By catching the attention of Pete Anderson, Yoakam found the sonic architect who could frame his voice, provide an instrumental foil with a stinging guitar, and streamline his arrangements to the best advantage. It’s mainly hindsight that makes those 1981 arrangements sound busy, as if the guitars and fiddles were chasing each other’s tails, but what Anderson added was clearly crucial, making the sound as important as the songs…Whatever polish Pete provided, his guitar gave Yoakam’s songs more raw intensity than anything on those 1981 sessions.[4]

Guitars, Cadillacs, Etc., Etc. originally appeared as a six-track 12" EP version released in 1984 through a tiny independent label Oak Records. In the notes to the four-disc Reprise Please Baby box set, Yoakam explained his musical dynamic like this: "You combine drummers with mountain people, and you’ve got hillbilly music. That’s what we’re doing: Bill Monroe with drums."[5] Regarding the recordings, Anderson later commented that he was particularly concerned with "making it cohesive in terms of intros, outros, and solos, that was done on that record, every song."[6] The EP's success led to Yoakam being signed by Warner Bros. and releasing the same EP with four additional tracks and nearly identical packaging, making him one of the few artists whose major-label debut carried the note that it contained previously released material.[7]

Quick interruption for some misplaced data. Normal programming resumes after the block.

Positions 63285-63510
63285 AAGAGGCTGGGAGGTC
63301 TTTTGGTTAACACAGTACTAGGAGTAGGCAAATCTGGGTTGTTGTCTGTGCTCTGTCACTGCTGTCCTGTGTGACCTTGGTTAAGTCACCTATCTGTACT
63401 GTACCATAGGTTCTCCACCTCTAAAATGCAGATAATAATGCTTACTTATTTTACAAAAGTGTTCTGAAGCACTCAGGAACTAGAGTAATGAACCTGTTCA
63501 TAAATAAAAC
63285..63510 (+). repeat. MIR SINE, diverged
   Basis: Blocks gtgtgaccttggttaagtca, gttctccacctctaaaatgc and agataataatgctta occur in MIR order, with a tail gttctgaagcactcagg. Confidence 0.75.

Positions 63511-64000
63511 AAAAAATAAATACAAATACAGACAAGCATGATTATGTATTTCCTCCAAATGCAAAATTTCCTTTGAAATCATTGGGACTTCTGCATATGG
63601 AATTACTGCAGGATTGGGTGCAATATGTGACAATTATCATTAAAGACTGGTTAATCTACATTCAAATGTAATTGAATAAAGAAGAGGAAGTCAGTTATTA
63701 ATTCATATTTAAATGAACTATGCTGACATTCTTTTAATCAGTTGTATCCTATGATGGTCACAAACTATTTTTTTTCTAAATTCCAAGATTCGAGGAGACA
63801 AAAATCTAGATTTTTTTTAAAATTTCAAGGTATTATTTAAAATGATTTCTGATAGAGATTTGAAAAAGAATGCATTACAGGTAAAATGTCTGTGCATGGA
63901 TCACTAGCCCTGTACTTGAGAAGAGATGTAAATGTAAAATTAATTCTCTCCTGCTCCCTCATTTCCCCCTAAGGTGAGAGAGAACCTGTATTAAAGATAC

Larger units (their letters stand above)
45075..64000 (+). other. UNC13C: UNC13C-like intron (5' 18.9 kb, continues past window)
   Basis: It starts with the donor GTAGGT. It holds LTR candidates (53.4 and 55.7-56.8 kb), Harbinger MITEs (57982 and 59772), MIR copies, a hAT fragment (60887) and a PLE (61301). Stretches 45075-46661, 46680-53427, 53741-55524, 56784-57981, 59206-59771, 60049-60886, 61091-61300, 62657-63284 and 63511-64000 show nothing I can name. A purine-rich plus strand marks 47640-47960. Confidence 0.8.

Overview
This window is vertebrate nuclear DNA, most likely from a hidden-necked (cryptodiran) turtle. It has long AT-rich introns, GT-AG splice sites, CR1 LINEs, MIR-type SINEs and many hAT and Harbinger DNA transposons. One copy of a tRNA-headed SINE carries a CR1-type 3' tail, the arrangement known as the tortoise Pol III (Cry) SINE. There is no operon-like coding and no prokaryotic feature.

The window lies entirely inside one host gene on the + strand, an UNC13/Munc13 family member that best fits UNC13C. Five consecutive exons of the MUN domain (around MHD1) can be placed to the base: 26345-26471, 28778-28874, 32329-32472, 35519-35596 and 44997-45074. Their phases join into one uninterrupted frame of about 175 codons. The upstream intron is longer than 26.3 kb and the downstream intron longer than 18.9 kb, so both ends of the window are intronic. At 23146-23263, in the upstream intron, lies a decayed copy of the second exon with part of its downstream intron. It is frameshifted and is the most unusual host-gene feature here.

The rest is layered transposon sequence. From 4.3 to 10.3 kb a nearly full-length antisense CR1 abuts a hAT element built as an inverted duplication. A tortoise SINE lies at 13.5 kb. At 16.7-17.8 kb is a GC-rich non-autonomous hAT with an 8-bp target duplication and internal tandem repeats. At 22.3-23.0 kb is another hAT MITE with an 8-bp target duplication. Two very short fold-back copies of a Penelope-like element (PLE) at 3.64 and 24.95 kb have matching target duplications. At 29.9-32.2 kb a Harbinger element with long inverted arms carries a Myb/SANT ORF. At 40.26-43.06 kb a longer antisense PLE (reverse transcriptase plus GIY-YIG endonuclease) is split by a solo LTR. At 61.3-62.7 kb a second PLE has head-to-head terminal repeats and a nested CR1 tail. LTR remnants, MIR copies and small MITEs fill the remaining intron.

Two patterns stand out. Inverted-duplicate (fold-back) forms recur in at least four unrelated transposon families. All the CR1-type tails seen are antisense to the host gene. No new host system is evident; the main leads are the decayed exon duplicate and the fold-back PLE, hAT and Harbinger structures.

Composition[edit]

Yoakam composed six of the album's ten songs, including the title track, which Rolling Stone magazine ranked #94 in their list of the 100 greatest country songs.[8] The song, with Anderson's Don Rich-influenced guitar style, walks the Buck Owens line until the line extends to Yoakam, and Yoakam's street poetry is both poignant and profound, built into a barroom anthem.[9] According to Don McLeese's book Dwight Yoakam: A Thousand Miles from Nowhere, it was not until the expansion into the Reprise LP that the singer was inspired to write the song "Guitars, Cadillacs," with the "and hillbilly music" replacing the "etceteras" that appeared on the original EP cover, and the executives at Warner Bros. balked, fearing that the Kentucky-born artist's evocation of what the label considered trailer trash "was like waving a rebel flag at the possibility of mainstream success."[10] Steve Earle, who rose to fame around the same time as Yoakam and included a song he wrote called "Hillbilly Highway" on his 1986 breakout album Guitar Town, later observed, "What we had in common is that we use the term 'hillbilly,' which pissed George Jones off. He said one time, 'We spent all these years trying not to be called hillbillies, and Dwight Yoakam and Steve Earle fucked it up in one day.'"[7] McLeese writes:

The "hillbilly" tag was something that country had made a concerted effort to ditch, from the countrypolitan sophistication of Chet Atkins and Billy Sherrill productions through the slick suburbanization of Urban Cowboy. And here was this punk upstart, tracking manure all over the split-level home that country music had built for itself, reminding listeners of the music’s outhouse era. "They asked Pete if he could get me to change it, take the hillbilly out," says Yoakam. "And Pete knew better. He said, "No way."[11]